17 SES 04, Paper Session
When The First World War ended in 1918 with the Peace Treaties of Versailles and Saint-Germain, it resulted in a profound territorial reorganization in the middle of Europe. Regions like the Alsace-Lorraine, Schleswig-Holstein, the Saar Area, Southern Tyrol, Triest, Istria and others more were faced with new territorial „politics of belonging“ (Yuval-Davis 2011). This can even the more be considered a challenge for schooling, as the (pre)war period throughout Europe had been also one of „intellectual mobilization“ (e.g. Flasch 2000), a war of ideas that had led to intensified national imagineries in nation-state schooling. For the regions concerned as well as for both - the former and the new mother state – this posed question whom and how to include or exclude into their regional and national frameworks. Another challenge was, how a supposed democratization of the school system as it was envisioned shortly after the World War with the political changes in Europe could or should be performed in regions that are (perceived as) under foreign rule.
The presented paper is part of a habilitation writing project, which intends to look at schooling from a holistic perspective. The projects asks, if there is something like a (national) liturgy of schooling. It does so through an investigation of this period of transition in selected border regions.
The project analyses how schooling interacts with emotions to encode and enact social norms and how these are connected to the visions of the national citizen. It investigates, how nation-state citizens were produced in rituals of schooling. Every school has hundreds of procedures and routines, that, when infused with meaning, turn into a “ritual, from age-graded schooling to the taking of attendance to the exiting procedures, from timetables to specific extraordinary ceremonies with which successes are celebrated. Through such rituals, the educated citizens became addressable and distinguishable roles with specific expectations for their behavior. These roles as a student, that one could publicly refer to, were based on complex system of social categories.
For example, it has been shown in an exemplary case study of Vernoique Benei in India (Benei 2008), how rituals and passions are fused with schooling into very unique national meaning making processes around the nation, history and language, to name just one example.
In this presentation, one case study will be presented specifcally, that of the Saar area, which - itself before 1919 not even existent as such, but parts of different German countries (former Prussian (Rhine Province) and Bavarian (Palatinate) and Oldenburg territories) – became independent under the rule of the League of Nations, with some (foremost economic) decision making granted to French authority.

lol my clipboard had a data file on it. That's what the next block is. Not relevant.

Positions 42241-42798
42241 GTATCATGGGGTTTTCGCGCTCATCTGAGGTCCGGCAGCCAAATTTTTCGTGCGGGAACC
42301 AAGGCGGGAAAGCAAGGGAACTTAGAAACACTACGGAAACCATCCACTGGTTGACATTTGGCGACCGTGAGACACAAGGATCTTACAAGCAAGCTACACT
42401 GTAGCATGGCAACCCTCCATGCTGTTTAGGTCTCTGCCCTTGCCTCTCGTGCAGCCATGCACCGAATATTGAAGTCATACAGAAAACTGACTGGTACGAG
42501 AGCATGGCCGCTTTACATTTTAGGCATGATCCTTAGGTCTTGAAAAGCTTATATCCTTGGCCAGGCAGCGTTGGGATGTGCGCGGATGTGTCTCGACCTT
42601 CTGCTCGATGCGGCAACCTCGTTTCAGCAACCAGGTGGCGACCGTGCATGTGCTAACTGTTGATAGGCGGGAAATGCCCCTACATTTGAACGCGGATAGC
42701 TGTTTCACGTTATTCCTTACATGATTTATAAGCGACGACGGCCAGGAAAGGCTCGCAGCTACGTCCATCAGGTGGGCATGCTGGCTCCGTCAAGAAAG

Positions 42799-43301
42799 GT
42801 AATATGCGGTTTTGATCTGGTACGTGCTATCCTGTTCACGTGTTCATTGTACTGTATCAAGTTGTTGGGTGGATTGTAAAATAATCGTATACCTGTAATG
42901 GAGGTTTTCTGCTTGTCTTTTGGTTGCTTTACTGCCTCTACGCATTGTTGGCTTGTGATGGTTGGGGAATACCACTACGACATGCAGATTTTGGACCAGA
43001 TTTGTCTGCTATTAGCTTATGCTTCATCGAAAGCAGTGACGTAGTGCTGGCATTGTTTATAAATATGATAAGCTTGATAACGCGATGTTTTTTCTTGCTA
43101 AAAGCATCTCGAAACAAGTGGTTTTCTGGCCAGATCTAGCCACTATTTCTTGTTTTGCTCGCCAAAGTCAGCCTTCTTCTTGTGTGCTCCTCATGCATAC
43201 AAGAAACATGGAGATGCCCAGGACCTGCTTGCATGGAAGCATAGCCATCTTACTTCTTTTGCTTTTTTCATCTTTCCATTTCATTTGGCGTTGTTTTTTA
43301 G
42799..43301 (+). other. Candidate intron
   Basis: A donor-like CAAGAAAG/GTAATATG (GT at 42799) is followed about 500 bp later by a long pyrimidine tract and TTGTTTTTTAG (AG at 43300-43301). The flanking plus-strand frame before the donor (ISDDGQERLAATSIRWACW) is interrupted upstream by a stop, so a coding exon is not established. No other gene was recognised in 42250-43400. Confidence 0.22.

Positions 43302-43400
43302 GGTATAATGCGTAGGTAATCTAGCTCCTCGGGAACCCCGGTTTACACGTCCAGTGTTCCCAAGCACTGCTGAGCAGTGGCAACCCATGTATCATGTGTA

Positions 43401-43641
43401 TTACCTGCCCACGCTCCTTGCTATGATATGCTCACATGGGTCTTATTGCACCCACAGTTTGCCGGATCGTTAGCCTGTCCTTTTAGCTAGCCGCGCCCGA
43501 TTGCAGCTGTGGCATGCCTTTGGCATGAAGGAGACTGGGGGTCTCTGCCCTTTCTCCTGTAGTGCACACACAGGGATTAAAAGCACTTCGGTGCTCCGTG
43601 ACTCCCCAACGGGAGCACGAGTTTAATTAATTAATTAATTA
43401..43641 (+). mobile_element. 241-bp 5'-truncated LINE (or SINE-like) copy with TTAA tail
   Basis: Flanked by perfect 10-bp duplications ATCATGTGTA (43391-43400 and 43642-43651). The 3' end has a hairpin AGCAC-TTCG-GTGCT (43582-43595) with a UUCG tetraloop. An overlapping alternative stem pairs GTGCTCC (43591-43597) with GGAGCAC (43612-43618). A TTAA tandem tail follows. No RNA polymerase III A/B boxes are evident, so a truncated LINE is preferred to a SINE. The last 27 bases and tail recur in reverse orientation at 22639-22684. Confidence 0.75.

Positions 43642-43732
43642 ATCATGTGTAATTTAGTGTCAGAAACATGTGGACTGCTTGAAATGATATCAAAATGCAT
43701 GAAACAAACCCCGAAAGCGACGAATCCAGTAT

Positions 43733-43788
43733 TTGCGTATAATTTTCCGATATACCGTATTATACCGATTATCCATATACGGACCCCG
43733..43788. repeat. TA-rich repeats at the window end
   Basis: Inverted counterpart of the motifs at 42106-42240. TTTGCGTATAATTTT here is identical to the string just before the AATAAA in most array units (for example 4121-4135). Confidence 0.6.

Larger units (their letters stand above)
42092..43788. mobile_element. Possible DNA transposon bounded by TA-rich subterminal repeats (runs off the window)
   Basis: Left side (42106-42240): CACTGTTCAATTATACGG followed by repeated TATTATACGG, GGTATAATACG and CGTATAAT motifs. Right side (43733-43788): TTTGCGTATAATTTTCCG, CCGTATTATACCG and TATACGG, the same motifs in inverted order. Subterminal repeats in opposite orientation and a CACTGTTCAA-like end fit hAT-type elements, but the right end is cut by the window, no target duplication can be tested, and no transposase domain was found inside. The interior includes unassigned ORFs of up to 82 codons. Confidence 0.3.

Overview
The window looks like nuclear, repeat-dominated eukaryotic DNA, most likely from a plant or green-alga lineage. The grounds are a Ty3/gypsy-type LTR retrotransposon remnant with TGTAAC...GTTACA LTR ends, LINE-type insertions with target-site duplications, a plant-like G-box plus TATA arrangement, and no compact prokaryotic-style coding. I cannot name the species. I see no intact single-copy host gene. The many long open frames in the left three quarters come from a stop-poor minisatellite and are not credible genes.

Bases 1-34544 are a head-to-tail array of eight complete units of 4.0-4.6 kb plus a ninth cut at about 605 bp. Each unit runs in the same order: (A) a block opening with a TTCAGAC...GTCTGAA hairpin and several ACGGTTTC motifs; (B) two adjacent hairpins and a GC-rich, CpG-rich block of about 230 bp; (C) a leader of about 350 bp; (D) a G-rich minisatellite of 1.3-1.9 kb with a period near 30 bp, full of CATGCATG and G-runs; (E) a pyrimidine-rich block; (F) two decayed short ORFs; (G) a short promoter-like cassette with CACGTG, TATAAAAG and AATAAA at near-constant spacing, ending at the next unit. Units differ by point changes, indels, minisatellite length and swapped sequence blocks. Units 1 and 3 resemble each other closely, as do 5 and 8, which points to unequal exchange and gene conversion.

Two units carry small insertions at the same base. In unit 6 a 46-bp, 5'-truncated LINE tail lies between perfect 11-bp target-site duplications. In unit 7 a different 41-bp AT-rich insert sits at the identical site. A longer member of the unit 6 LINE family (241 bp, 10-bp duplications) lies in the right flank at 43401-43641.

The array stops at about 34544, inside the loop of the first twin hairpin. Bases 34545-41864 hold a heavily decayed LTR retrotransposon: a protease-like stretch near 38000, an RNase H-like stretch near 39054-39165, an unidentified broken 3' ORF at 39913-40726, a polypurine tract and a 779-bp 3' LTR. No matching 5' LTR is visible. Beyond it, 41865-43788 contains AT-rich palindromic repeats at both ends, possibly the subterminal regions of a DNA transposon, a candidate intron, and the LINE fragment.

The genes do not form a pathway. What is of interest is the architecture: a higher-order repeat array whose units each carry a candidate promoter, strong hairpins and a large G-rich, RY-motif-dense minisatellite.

The following questions will be put forth:
- Are there liturgies of schooling, through which the respective national systems of thought are performed and brought into being?
- How inclusive and exclusive were they, in that students, parents, teachers are included in the social imaginary of a new nation-state?
- But also are students, parents and teachers coming to the region from the „new“ nation-state it belonged to allowed to be included into the regional imaginaries?
- Are existing liturgies are integrated with new ones, or are new liturgies set up as competing liturgies?
- Are regional identities of border regions forstered?
The nation-state as dominant research framework and study subject of the past two centuries, has lately come under critique. It is not only that histories aim to think beyond the nation-state, approaches of postmodern history and new cultural history have also revived the interest in the individual subject. Within the frame of new cultural histories social norms and institutions were increasingly contextualized through cultural practices, social changes reinterpreted as processes that comprise changes of values and beliefs, and its methodological focus became to explore ways how convictions, thoughts, abilities or intentions of individuals played out within the limited possibilities framed by (collective) structures created by cultural practice. This is why the project does not aim to rewrite any national or institutional history of schooling. In departing from the question « How does an individual come to feel an enact him/herself as member of a nation-state?» I aim to make use of cultural history, but not necessarily to overcome nation-state history, but rather to investigate, how national systems of thought and with them national liturgies were produced in daily rituals and routines of schooling. This brings aspects of schooling, that might seem to be the parergonality of schooling, to the core of investigations. Furthermore, the project concentrates on specific regions that were subjected to territorial change. It argues that these national border regions are transnational “sites of interpenetration, exchange and conflict” (Boswell 2009), where the idea of the nation was constantly contested and reinforced. The Methodology combines process-focused and structural with microhistorical approaches in a cultural-historical-sociological-anthropological «bricolage» approach (Kincheloe 2011) as a multilogical epistemology and multiperspectival research. It involves transnational social history and border studies. microhistorical investigation, and a fragmented case study approach that aims for aggregated singularities. The study itself is a social constructivist approach, but one that - with the specific lens on the liturgy of schooling – can look in very detail how and where social construction is at work. It is not as abstract as many deconstructivist models. Due to this approach, a wide variety of sources will be used, ranging from official school laws, teacher professional discourses, school chronicles and conference protocols to school furniture and other artefacts to be found in the classroom and other objets trouvés (Streeck 1996) found for instance in school museums.